In an interesting example of cooperation to avoid duplication, Tanzania is planning to use electricity infrastructure to deploy broadband services.
More precisely, the country’s Ministry of Communication and Information Technology has signed a partnership deal with the Tanzania Electric Supply Company Limited (Tanesco) to extend broadband connectivity using Tanesco’s already-installed infrastructure.
According to the Tanzanian Daily News website, this approach will triple the pace at which fibre optic internet connectivity is being delivered in the country.
Official figures show that national optical fibre connectivity is currently 8,319 kilometres, just over half the government target of 15,000 kilometres by the end of this year.
According to the Minister for Communication and Information Technology, Dr Faustine Ndugulile, the ministry’s plan is to ensure that at least 94 per cent of Tanzania’s citizens have access to broadband coverage. This presumably includes wireless connectivity: reports indicate a current internet reach of a little under 30 million people (the population is just over 61 million), the majority via mobile phones.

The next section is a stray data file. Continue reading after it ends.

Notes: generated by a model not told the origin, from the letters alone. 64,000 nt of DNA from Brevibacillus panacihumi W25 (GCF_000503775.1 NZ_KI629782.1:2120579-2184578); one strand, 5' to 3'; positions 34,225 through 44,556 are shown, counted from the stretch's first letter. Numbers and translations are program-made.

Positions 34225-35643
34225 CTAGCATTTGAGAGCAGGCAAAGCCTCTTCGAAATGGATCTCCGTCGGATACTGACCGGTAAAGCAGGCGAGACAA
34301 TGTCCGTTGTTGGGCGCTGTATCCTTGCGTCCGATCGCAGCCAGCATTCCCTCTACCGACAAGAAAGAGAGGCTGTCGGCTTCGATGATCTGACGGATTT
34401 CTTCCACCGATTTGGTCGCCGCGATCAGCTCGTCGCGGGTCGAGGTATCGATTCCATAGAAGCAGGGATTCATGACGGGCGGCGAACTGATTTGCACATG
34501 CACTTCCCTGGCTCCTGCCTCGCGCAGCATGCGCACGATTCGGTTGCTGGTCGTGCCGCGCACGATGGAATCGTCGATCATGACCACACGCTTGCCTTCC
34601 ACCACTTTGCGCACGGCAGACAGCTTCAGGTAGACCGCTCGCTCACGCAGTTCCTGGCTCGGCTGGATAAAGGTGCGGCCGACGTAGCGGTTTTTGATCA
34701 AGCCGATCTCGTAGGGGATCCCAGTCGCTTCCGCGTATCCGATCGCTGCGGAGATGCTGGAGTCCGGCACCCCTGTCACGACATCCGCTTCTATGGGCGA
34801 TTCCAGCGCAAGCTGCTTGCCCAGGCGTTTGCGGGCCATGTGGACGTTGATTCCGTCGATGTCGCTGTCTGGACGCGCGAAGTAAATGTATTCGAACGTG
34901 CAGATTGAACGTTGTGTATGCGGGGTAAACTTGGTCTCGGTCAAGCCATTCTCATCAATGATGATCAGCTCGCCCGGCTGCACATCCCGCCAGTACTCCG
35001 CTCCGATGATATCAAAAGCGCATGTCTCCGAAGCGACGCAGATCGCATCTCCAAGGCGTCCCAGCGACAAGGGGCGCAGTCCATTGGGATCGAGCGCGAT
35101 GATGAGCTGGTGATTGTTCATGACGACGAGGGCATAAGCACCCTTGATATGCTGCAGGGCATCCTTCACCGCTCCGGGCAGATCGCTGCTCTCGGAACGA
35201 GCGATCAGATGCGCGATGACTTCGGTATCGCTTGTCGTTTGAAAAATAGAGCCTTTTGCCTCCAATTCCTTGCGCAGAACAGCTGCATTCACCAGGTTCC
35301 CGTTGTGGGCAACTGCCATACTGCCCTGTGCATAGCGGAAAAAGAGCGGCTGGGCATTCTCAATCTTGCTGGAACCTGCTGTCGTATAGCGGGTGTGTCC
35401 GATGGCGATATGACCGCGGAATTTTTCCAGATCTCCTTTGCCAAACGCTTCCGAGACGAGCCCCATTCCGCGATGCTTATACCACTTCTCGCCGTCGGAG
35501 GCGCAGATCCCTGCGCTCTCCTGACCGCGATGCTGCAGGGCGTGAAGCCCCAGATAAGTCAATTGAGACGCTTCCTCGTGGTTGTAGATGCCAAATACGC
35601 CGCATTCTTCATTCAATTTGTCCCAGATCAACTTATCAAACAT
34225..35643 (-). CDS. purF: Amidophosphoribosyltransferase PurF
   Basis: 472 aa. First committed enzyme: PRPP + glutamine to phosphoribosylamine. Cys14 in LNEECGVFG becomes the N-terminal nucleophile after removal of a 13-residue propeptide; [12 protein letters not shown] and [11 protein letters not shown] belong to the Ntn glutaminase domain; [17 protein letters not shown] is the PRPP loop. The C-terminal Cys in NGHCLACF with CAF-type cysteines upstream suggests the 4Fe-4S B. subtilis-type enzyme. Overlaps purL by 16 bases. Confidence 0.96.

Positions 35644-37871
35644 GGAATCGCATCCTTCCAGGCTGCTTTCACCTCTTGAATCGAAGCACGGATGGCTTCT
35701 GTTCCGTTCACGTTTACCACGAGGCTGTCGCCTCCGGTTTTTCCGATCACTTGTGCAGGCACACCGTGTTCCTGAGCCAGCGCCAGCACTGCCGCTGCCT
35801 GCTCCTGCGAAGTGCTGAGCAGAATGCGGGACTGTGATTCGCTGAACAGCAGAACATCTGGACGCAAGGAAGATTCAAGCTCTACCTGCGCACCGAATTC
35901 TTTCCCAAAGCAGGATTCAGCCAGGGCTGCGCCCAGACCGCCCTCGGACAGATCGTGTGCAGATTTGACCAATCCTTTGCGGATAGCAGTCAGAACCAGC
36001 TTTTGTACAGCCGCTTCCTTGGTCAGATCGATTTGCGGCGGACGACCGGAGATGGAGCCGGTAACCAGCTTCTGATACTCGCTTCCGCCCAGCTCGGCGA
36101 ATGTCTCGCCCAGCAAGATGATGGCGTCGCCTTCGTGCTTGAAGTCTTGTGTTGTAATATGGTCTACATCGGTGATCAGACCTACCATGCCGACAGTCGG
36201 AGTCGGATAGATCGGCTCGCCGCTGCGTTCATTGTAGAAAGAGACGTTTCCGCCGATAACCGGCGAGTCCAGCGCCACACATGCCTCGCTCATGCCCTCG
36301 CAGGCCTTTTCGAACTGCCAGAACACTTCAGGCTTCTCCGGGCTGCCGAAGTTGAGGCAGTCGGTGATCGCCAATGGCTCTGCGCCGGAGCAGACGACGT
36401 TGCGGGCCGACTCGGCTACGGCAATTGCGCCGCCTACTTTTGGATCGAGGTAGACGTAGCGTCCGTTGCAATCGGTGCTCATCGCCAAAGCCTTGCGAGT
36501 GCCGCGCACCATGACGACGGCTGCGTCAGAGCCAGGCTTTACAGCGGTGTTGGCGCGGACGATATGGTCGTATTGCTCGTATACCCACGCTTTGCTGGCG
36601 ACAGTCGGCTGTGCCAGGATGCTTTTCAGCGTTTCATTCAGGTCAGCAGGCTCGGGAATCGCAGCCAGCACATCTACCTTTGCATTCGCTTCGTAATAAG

Another issue is the high cost of data. The cost per Mbps is estimated at $5, a price that could come down if fixed broadband is extended.
The plan is for TTCL to use Tanesco’s electric poles to distribute its fibre optic cables nationwide. Tanesco is currently linking dozens of districts to the national grid by building large-scale power distribution lines. The hope is that every home with electricity connectivity will also have internet access.
This new partnership should add more than ten regions in the Tanzanian mainland to the 21 that so far have fibre connectivity. There appears to be no precise timeline for the expansion, though the communications ministry and TTCL are said to believe it will at some stage expand broadband to at least 4,449.7km, more than twice the 1,880km targeted for the financial year 2021/22.